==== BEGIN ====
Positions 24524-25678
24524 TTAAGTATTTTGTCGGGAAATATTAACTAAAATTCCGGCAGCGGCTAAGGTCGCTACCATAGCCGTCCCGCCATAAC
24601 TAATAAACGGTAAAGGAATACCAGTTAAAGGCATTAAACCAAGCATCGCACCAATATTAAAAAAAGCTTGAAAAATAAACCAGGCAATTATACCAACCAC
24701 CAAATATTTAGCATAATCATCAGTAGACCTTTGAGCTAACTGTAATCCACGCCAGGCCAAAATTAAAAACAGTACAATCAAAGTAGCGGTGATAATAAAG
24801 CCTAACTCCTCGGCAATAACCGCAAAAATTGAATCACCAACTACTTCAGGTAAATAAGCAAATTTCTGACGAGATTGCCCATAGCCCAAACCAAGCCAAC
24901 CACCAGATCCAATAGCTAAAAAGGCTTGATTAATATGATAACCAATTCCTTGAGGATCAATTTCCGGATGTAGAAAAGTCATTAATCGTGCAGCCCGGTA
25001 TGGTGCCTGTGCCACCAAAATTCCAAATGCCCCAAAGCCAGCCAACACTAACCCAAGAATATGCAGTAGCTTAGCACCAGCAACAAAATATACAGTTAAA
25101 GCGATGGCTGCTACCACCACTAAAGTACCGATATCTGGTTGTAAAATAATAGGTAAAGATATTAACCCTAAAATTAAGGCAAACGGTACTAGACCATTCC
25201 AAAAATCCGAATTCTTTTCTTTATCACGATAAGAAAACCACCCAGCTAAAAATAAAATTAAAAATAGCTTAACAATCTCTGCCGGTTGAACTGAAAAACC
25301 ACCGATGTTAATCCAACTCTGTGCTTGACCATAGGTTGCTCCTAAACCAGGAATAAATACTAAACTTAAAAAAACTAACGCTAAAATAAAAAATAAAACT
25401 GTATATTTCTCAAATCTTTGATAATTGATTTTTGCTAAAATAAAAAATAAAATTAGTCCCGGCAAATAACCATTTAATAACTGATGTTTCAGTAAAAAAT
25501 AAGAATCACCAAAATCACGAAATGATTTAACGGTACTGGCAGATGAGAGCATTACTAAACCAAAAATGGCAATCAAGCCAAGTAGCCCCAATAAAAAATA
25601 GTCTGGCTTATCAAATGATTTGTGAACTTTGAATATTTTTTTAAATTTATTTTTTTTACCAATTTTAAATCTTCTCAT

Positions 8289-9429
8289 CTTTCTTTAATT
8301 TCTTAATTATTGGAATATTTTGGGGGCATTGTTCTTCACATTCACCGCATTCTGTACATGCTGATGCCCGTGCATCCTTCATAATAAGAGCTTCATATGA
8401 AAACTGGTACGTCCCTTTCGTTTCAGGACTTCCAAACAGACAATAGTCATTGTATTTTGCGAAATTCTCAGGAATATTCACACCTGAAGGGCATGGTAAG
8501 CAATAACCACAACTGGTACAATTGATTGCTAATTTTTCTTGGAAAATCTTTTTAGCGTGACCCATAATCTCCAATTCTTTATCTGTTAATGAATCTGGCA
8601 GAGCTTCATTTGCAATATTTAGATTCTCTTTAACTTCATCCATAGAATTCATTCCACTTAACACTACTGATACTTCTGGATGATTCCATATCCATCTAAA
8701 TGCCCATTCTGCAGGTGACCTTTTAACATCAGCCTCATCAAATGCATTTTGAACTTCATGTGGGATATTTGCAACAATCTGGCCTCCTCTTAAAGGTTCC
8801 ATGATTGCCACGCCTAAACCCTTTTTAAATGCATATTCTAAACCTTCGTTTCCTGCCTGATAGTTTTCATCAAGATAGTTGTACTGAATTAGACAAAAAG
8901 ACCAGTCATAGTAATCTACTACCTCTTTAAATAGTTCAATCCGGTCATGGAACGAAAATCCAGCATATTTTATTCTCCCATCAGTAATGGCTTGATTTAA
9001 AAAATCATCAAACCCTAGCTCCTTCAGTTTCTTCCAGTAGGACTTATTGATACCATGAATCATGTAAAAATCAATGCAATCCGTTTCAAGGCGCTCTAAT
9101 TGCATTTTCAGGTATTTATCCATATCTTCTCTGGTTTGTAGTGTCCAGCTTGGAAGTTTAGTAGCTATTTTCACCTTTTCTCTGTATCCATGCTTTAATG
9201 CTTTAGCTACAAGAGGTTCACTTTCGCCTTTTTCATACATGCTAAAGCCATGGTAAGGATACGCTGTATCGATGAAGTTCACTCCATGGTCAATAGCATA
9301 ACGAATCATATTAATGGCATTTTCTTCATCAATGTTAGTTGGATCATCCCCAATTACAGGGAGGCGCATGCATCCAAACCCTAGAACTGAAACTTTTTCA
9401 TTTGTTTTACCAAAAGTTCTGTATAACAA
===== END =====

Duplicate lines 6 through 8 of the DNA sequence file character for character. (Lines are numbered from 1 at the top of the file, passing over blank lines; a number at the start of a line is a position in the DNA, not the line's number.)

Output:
24901 CACCAGATCCAATAGCTAAAAAGGCTTGATTAATATGATAACCAATTCCTTGAGGATCAATTTCCGGATGTAGAAAAGTCATTAATCGTGCAGCCCGGTA
25001 TGGTGCCTGTGCCACCAAAATTCCAAATGCCCCAAAGCCAGCCAACACTAACCCAAGAATATGCAGTAGCTTAGCACCAGCAACAAAATATACAGTTAAA
25101 GCGATGGCTGCTACCACCACTAAAGTACCGATATCTGGTTGTAAAATAATAGGTAAAGATATTAACCCTAAAATTAAGGCAAACGGTACTAGACCATTCC